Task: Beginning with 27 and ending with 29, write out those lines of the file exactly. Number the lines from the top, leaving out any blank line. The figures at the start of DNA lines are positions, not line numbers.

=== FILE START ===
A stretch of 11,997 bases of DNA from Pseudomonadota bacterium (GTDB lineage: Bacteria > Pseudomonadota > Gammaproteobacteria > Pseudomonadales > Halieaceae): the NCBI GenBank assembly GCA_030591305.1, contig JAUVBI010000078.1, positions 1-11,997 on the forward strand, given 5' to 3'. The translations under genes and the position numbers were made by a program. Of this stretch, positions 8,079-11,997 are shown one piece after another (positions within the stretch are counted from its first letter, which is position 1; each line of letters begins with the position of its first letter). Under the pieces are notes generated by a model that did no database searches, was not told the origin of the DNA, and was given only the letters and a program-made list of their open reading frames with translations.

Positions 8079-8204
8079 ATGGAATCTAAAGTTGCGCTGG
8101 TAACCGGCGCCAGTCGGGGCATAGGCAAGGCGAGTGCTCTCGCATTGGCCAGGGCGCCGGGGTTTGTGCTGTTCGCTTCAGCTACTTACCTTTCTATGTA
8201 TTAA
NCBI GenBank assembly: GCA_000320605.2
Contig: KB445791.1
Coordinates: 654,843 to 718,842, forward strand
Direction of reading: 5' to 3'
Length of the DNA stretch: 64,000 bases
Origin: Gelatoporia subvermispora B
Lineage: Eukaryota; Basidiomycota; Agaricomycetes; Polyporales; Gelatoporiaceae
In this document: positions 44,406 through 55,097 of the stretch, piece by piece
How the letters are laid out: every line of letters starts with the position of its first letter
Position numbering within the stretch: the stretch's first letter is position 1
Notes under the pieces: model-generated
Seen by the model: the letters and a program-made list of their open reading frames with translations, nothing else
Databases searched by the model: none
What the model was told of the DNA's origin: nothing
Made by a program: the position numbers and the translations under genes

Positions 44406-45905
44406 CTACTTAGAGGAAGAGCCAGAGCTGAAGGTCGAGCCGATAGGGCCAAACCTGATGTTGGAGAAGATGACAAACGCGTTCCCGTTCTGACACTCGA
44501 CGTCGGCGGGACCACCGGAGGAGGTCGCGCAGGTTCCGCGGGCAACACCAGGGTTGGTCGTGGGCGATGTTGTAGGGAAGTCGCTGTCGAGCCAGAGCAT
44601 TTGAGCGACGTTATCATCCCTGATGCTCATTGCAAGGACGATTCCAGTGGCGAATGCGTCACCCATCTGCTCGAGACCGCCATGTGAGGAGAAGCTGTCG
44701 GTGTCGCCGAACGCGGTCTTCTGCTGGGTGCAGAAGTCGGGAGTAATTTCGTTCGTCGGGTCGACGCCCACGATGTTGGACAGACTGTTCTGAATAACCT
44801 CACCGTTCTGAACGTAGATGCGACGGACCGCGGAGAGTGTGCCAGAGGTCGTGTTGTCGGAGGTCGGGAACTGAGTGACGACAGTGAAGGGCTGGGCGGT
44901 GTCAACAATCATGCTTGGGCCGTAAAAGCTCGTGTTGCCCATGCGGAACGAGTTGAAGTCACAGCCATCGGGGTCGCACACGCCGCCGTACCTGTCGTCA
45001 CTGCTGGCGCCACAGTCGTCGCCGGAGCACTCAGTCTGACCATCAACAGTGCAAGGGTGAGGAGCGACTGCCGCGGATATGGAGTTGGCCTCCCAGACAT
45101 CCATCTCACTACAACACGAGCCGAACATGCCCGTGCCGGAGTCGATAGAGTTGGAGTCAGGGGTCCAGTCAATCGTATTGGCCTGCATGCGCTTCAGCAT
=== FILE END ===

44901 GTCAACAATCATGCTTGGGCCGTAAAAGCTCGTGTTGCCCATGCGGAACGAGTTGAAGTCACAGCCATCGGGGTCGCACACGCCGCCGTACCTGTCGTCA
45001 CTGCTGGCGCCACAGTCGTCGCCGGAGCACTCAGTCTGACCATCAACAGTGCAAGGGTGAGGAGCGACTGCCGCGGATATGGAGTTGGCCTCCCAGACAT
45101 CCATCTCACTACAACACGAGCCGAACATGCCCGTGCCGGAGTCGATAGAGTTGGAGTCAGGGGTCCAGTCAATCGTATTGGCCTGCATGCGCTTCAGCAT